The Swan River watershed drains 671 square miles (1,740 km2) and extends into parts of Missoula County, Lake County and a small portion of Flathead County. The glacial Swan Valley is considered Montana's most water-rich watershed, with over 4,000 lakes, ponds and wetlands that encompass about 16 percent of the total area. There are an estimated 1,300 miles (2,100 km) of rivers and streams in the watershed.

The watershed is very lightly populated with a density of slightly less than 1.6 people per square mile. The total human population, which is concentrated in the northern end of the valley near Bigfork, is estimated at 1,000. The main economic activity in the watershed is logging.

Geologically, the Swan Valley forms a continuous trough with the valley drained by the Clearwater River, which flows south through Seeley Lake to join the Blackfoot River. The valleys of the two rivers are known locally as the Seeley-Swan.


There are two theories of the origin of the name "Swan River". In the 1880s Swan Lake was reported to have a large population of trumpeter swans, although none are present there today and contemporary claims remain anecdotal. Another possibility is that the river and lake were named after Emmett Swan, one of the first white settlers in Swan Valley.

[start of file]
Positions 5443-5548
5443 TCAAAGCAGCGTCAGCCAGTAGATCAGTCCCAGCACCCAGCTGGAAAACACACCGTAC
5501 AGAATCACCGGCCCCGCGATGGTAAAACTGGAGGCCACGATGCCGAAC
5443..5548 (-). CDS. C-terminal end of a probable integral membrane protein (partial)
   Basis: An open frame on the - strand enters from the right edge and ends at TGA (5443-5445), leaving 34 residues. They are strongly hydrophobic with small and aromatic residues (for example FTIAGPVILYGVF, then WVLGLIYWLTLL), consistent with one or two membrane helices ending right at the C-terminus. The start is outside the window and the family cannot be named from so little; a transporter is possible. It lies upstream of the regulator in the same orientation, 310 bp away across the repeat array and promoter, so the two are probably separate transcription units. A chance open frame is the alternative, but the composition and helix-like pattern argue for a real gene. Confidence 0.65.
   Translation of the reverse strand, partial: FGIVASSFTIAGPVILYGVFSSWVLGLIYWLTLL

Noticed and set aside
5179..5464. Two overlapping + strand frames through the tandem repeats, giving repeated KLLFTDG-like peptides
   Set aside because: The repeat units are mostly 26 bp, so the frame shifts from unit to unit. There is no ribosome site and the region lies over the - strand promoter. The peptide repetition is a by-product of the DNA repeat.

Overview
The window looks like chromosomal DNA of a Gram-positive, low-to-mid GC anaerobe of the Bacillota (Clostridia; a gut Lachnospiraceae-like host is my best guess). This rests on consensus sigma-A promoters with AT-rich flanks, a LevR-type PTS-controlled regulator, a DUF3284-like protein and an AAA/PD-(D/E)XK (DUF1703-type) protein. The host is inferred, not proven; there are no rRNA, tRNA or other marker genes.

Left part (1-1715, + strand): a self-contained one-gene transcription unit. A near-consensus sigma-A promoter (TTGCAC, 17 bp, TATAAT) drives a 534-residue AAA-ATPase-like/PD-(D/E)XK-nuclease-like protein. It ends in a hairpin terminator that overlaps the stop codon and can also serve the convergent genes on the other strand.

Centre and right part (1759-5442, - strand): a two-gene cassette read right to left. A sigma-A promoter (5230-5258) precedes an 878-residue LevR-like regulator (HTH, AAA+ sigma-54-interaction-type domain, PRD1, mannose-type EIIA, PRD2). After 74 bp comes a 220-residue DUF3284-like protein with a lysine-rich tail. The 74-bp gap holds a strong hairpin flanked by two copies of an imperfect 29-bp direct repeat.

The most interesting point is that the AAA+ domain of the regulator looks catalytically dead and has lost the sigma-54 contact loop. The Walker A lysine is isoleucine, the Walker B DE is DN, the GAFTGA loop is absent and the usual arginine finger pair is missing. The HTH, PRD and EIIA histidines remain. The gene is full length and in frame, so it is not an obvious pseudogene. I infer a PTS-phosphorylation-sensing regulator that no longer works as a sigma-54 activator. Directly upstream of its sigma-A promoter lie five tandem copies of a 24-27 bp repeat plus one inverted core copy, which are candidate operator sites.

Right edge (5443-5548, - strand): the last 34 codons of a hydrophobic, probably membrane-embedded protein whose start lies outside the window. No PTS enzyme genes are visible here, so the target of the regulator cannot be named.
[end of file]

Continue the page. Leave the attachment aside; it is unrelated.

The U.S. Forest Service permitted commercial logging in the Swan Valley starting in 1907. Early logging activity in the valley was accompanied by attempts to float timber down the Swan River, which was difficult because of the river's narrow and winding course. As a result, most of the timber ended up piled on the banks and along sandbars, forming log jams that persist to this day.

The Swan Valley Massacre of 1908 was an altercation between native people of the Pend d'Oreilles tribe and a Montana game warden, in which four Native Americans and the warden were killed. It was the result of a dispute over tribal hunting rights outside of reservation boundaries, which the Montana government reputedly did not honor at the time.

River modifications

The Bigfork Dam impounds the Swan River at the rapids about 1 mile (1.6 km) above its mouth, to generate about 4,000 kilowatts of hydroelectricity at peak load. The dam and reservoir are operated by PacifiCorp. Originally built in 1902, the dam was constructed with a fish ladder which proved ineffective, as a result isolating the Swan River's fish populations from Flathead Lake.


The stretch of the river between Bigfork Dam and Flathead Lake, known as the "Wild Mile" for its drop of over 100 feet (30 m), is known for its extremely difficult Class V+ whitewater. The Bigfork Whitewater Festival takes place in mid-May each year along this section. Above Bigfork Dam, the river is calmer, but can be dangerous when running high in the spring. The river is also known for its log jams, which pose a significant hazard to boaters.

The river is also known for excellent fishing for bull trout. However, bull trout numbers have been declining since the introduction of lake trout, most likely around 1998 when anglers reported catching them in the river.